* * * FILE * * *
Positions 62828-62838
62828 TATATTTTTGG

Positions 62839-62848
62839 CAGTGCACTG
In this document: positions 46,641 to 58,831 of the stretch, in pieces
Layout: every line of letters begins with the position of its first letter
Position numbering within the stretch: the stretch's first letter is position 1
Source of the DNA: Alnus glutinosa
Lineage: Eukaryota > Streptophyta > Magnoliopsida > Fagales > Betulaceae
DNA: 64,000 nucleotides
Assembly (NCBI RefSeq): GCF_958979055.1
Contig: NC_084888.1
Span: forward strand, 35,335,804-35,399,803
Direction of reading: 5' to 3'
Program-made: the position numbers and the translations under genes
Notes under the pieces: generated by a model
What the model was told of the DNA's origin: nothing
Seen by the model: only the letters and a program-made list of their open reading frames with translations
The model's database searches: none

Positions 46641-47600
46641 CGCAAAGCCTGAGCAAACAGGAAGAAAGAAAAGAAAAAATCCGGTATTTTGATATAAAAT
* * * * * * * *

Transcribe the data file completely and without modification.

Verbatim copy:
Positions 62828-62838
62828 TATATTTTTGG

Positions 62839-62848
62839 CAGTGCACTG
In this document: positions 46,641 to 58,831 of the stretch, in pieces
Layout: every line of letters begins with the position of its first letter
Position numbering within the stretch: the stretch's first letter is position 1
Source of the DNA: Alnus glutinosa
Lineage: Eukaryota > Streptophyta > Magnoliopsida > Fagales > Betulaceae
DNA: 64,000 nucleotides
Assembly (NCBI RefSeq): GCF_958979055.1
Contig: NC_084888.1
Span: forward strand, 35,335,804-35,399,803
Direction of reading: 5' to 3'
Program-made: the position numbers and the translations under genes
Notes under the pieces: generated by a model
What the model was told of the DNA's origin: nothing
Seen by the model: only the letters and a program-made list of their open reading frames with translations
The model's database searches: none

Positions 46641-47600
46641 CGCAAAGCCTGAGCAAACAGGAAGAAAGAAAAGAAAAAATCCGGTATTTTGATATAAAAT